Manzo Family History

Making a good life

The story behind the market is one of perseverance and familial devotion.

While Pietro Manzo courted his future wife, Brigida, in Sicily, he would tell her,
“Someday we will make a good life for ourselves in America.”

Pietro, who was born in Memphis and moved to Italy as a young child, made the
trip alone to St. Louis, where an uncle had lived. He worked at a market for a few
years and

saved enough to send for Brigida. The details are still fresh in Brigida’s mind. The
year was 1952, the passage fare was $250, and the ship was The Saturnia.

In their time apart, Pietro occasionally sent money to Brigida. After she arrived,
times were hard. As Pietro looked for work, the bills mounted. Brigida realized
that it was time to tell her husband a little secret. To his delight, she revealed a
wad of cash that would tide them over. She had saved every dollar he had sent
to her, suspecting, as she prepared to move to an unknown land, that the money
might come in handy.

“When I first met him, I used to tell my family, ‘I am going to marry that man; I am
going to move to America, and we are going to own our own shop,'” she said.
“You know what? Everything came true!”

In 1969, the Manzos were forced out of their Franklin Avenue space for the
construction of a bus station. The family closed up shop and trucked their
refrigeration units to their current location. The Southampton neighborhood
embraced the new grocery and helped it become a neighborhood fixture.

When the Manzos realized that their new neighborhood contained a strong
Greek presence, they shipped in feta and Mizithra cheeses, Ouzos and Greek
olives to meet the demand. Pietro knew several members of two Greek Orthodox
churches and provided – and the store continues to provide -much of the food for
their events and festivals.

Inside the neighborhood, the family befriended a Greek woman, Bessie Stratos,
who owned a hair salon across the street from their shop. She and her husband,
Bill, also owned Spiro’s, a Greek restaurant. The couple connected the Manzos
with the Greek community.

Both families supported each other; Manzo’s sold at wholesale to the restaurant,

and the Manzo children walked across the street to have their hair cut by Bessie
Stratos.

Pietro guided the store through the years while the neighborhood changed. As
the Greek population dwindled, other ethnic groups arrived. When Pietro died,
Pete was faced with a decision: remain in the corporate world or help the family
business move into the 20th century.

After struggling with the “hardest decision” he ever had to make, Pete decided to
carry on the mantle of the family business.

“My mom worked very hard to keep this going,” said Pete, who had earned a
business degree and worked in telecommunications for three years leading up to
his father’s death. “I didn’t want to see anything happen to the store.”

Despite the sacrifices Pete has made, such as paying out of his own pocket for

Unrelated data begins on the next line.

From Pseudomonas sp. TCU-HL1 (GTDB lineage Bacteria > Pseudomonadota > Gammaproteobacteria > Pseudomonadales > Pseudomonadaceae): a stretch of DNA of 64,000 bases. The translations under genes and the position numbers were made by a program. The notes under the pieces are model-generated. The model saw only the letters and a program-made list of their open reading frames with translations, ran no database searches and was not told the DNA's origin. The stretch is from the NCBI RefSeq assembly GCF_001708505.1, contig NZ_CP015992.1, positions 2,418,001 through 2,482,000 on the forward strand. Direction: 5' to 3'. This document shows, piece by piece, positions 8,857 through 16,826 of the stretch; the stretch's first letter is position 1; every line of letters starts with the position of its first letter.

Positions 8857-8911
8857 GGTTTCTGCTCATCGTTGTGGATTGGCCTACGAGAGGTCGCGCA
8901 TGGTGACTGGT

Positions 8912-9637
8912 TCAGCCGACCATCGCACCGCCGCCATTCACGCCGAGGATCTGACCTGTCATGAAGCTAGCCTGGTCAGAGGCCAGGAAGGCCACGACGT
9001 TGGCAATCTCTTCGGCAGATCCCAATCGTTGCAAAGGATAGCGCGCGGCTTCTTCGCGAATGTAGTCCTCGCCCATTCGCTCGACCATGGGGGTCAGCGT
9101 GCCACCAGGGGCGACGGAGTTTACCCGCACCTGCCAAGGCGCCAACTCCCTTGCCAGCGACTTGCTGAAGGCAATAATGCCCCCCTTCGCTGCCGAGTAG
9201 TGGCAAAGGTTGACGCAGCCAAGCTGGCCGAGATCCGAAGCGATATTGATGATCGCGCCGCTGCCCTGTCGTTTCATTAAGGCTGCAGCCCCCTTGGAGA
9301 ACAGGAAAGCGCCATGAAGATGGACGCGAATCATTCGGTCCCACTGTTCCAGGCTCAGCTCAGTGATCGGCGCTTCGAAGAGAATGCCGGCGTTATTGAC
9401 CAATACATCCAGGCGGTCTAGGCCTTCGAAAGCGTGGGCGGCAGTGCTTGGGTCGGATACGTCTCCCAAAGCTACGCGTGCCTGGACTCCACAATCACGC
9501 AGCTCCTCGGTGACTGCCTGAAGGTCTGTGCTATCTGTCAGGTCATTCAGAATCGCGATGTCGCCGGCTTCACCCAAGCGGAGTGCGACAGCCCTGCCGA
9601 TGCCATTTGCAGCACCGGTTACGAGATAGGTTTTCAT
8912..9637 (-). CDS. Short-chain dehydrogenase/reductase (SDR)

his health insurance, he is happy with his position at the store.

“The corporate world and small business are like night and day,” he said.
“There’s a lot of satisfaction in owning a store and knowing the people we sell to.
A lot of our customers have seen me and Paul grow up. The old-timers come in
and say, ‘I knew your dad when you were a baby.'”

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Comments

5 Responses to “Manzo Family History”
  1. Kelly H says:

    My daughter and I finally came into the store after buying from them at the Best of Missouri. It was nice to have a personal touch and the food was great! We will be back this week! Inspired me to try and make bread to compliment the wonderful sausage.

  2. Tony says:

    i came to Missouri for an special event. Love italian food. first time i tried the Manzo’s sausages loved it. Best sausages i ever had. Next time i will bring my family over so the can try it.

  3. Jenn Fruhwirth says:

    I have been going to Manzo’s since 1971! My grandma and my mom and dad would take me shopping there every week for sausage, bread, olives and sinky CHEESE! I can remember walking barefoot on that lanolium (sp?) I am close in age with Pete; we both went to DuBourg, I think. I grew up 7 blocks from Manzo’s and recently moved back to St. Louis Hills (2 years ago) with my family of 7! My kids (and husbands) favorite thing to do is go to Manzo’s for a hot sandwich (unheard of in my day), stuff to make homemade pizza’s (they love pete’s sauce), and of course salcizza for my lasagna. Great to be back, see Pete, eat well and be raising my family back in the old neighborhood 🙂 Pete is to be commended on his bringing the family business into the 21st century – dad and Paul would be proud – and for uniting the Macklind businesses!!! Go Pete. You are a southside treasure!

  4. Steve Trosley says:

    My grandparents in Wood River — the Raimondis — used to buy olive oil, riccota and other Sicilian specialties from a Mr. Manzo who drove over in a big black car. This was in the 1950s and 1960s. I wonder if this is the same Manzo family. My uncle Carmen DeSalvo owned an IGA store on January Street too.

  5. Steve N says:

    I grew up on your pizza sauce. My mother has been buying it for 40+ years. In St. Louis I use no other sauce when I make my own pizza.

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